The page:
Mummy's prostate cancer points to genetic cause
2nd-oldest known case of prostate cancer
An Egyptian professor says the discovery of prostate cancer in a 2,200-year-old mummy indicates the disease was caused by genetics, not environment.
The genetics versus environment question is key to understanding cancer.
American University in Cairo professor Salima Ikram, a member of the team that studied the mummy in Portugal for two years, said Sunday the mummy was of a man who died in his 40s.
"These radiologic findings in a wrapped mummy, to the best of our knowledge, have never previously been documented, and could be one of the oldest evidence of this disease, as well as being the cause of death," Ikram and her co-authors concluded in the International Journal of Paleopathology.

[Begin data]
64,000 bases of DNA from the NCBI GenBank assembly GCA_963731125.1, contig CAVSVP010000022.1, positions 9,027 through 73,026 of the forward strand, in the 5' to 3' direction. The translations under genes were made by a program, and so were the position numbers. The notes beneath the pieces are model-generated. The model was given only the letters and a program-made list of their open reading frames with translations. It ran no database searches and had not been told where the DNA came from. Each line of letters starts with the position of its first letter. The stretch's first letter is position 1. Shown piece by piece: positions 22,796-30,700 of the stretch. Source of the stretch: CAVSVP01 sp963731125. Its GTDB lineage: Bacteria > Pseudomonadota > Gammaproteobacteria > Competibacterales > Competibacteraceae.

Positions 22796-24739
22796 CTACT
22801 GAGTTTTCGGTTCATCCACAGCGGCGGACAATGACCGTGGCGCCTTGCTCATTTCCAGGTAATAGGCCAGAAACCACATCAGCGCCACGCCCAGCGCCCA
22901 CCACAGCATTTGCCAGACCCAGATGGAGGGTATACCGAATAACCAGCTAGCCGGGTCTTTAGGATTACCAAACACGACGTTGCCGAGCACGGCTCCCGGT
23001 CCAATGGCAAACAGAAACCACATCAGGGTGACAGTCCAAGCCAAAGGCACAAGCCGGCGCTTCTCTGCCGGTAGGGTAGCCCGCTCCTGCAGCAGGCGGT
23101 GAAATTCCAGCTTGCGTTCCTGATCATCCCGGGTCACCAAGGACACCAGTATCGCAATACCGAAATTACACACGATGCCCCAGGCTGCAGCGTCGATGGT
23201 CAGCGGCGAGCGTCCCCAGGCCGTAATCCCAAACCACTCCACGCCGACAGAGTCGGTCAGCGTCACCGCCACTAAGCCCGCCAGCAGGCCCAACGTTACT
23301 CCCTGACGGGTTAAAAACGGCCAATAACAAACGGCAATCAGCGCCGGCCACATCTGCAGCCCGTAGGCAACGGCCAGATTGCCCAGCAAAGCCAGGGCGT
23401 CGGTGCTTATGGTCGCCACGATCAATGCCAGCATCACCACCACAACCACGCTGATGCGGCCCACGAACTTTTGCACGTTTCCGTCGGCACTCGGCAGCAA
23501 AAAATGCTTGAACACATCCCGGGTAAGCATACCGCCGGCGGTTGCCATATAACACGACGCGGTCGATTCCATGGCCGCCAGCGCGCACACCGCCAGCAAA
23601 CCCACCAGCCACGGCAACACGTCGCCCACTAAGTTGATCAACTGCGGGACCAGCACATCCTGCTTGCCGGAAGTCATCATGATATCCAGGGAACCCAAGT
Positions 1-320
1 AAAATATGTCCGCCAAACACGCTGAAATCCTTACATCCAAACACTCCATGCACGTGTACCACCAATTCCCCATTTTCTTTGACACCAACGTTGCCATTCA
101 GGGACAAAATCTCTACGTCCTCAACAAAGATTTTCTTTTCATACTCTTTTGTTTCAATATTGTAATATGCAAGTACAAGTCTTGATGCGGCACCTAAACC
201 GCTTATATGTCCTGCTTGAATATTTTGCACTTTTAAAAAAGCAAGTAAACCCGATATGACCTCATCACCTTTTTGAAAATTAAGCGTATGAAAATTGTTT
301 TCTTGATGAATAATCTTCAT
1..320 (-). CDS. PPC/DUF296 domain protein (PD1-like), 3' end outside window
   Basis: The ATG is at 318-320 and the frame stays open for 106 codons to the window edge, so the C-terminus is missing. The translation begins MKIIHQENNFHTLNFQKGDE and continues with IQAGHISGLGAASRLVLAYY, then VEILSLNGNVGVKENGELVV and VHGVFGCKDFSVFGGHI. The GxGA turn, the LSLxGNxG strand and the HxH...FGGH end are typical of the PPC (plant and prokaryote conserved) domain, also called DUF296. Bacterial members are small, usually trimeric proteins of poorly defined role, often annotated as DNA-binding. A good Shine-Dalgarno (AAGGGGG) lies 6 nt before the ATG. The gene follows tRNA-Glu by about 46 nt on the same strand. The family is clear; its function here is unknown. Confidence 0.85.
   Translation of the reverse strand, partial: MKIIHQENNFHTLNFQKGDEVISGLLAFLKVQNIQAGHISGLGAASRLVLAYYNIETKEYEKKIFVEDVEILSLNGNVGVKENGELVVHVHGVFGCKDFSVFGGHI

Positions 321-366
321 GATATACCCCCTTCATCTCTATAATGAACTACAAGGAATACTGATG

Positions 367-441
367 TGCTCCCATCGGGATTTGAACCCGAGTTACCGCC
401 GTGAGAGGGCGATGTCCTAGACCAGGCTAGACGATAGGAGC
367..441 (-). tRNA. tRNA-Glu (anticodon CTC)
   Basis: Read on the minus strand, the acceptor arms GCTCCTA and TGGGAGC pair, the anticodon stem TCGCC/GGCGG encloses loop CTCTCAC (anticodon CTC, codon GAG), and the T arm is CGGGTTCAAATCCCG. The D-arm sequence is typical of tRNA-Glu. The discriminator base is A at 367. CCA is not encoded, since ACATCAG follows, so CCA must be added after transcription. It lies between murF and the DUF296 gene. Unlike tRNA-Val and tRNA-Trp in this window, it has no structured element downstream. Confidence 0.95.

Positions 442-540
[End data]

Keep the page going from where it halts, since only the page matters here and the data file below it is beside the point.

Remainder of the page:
Ikram said this was the second-oldest known case of prostate cancer.
"Living conditions in ancient times were very different; there were no pollutants or modified foods, which leads us to believe that the disease is not necessarily only linked to industrial factors," she said.
A statement from AUC says the oldest known case came from a 2,700-year-old skeleton of a king in Russia.